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Original article

Vol. 147 No. 3132 (2017)

Trends and socioeconomic inequalities in amenable mortality in Switzerland with international comparisons

Cite this as:
Swiss Med Wkly. 2017;147:w14478



Amenable mortality is a composite measure of deaths from conditions that might be avoided by timely and effective healthcare. It was developed as an indicator to study health care quality.


We calculated mortality rates for the population aged 0–74 years for the time-period 1996–2010 and the following groups of causes of death: amenable conditions, ischaemic heart diseases (IHD, defined as partly amenable) and remaining conditions. We compared the Swiss results with those published for 16 other high-income countries. To examine the association between amenable mortality and socioeconomic position, we calculated hazard ratios (HRs) by using Cox regression.


Amenable mortality fell from 49.5 (95% confidence interval [CI] 48.2–51.0) to 35.7 (34.6–36.9) in males and from 55.0 (53.6–56.4) to 43.4 (42.2–44.6) per 100 000 person-years in females, when 1996–1998 was compared with 2008–2010. IHD mortality declined from 64.7 (95% CI 63.1–66.3) to 33.8 (32.8–34.8) in males and from 18.0 (17.2–18.7) to 8.5 (8.0–9.0) in females. However, between 1996–1998 and 2008–2010 the proportion of all-cause mortality attributed to amenable causes remained stable in both sexes (around 12% in males and 26% in females). Compared with 16 other high-income countries, Switzerland had the lowest rates of amenable mortality and ranked among the top five with the lowest ischaemic heart disease mortality. HRs of amenable causes in the lowest socioeconomic position quintile were 1.77 (95% CI 1.66–1.90) for males and 1.78 (1.47–2.16) for females compared with 1.62 (1.58–1.66) and 1.38 (1.33–1.43) for unamenable mortality. For ischaemic heart disease, HRs in the lowest socioeconomic position quintile were 1.76 (95% CI 1.66–1.87) for males and 2.33 (2.07–2.62) for females.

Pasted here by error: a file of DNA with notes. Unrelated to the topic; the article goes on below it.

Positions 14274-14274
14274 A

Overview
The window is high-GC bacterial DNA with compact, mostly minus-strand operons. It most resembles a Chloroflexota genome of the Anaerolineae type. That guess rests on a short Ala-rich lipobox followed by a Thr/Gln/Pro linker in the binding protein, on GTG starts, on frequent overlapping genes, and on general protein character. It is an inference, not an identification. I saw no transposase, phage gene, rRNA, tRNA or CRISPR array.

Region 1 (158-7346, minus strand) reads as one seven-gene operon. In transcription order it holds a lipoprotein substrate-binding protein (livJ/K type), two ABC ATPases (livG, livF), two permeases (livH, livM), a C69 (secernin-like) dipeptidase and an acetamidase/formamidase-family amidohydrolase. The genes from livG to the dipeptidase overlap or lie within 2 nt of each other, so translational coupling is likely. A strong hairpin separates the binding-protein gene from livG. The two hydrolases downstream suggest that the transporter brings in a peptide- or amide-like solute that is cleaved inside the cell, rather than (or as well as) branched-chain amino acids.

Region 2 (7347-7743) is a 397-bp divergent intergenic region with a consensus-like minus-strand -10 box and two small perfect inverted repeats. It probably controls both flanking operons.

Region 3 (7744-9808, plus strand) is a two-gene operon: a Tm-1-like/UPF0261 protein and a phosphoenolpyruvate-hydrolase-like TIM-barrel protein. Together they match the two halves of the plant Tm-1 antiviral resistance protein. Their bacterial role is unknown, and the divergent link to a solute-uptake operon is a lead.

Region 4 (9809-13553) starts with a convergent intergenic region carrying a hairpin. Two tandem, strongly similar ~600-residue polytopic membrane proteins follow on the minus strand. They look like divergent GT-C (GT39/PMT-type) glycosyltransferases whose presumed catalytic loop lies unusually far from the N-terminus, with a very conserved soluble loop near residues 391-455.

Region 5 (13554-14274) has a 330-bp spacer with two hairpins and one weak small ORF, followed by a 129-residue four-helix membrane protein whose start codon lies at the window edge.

Amenable mortality declined substantially in Switzerland with comparably low death rates for amenable causes. Similar to previous international studies, these Swiss results showed substantial socioeconomic inequalities in amenable mortality. Proportions of amenable mortality remained constant over time and patterns of inequalities observed for amenable causes in men did not substantially differ from those observed for non-amenable causes of death. Additional amenable mortality research is needed to better understand the factors contributing to mortality changes and social inequalities including information on disease characteristics and health care supply measures.


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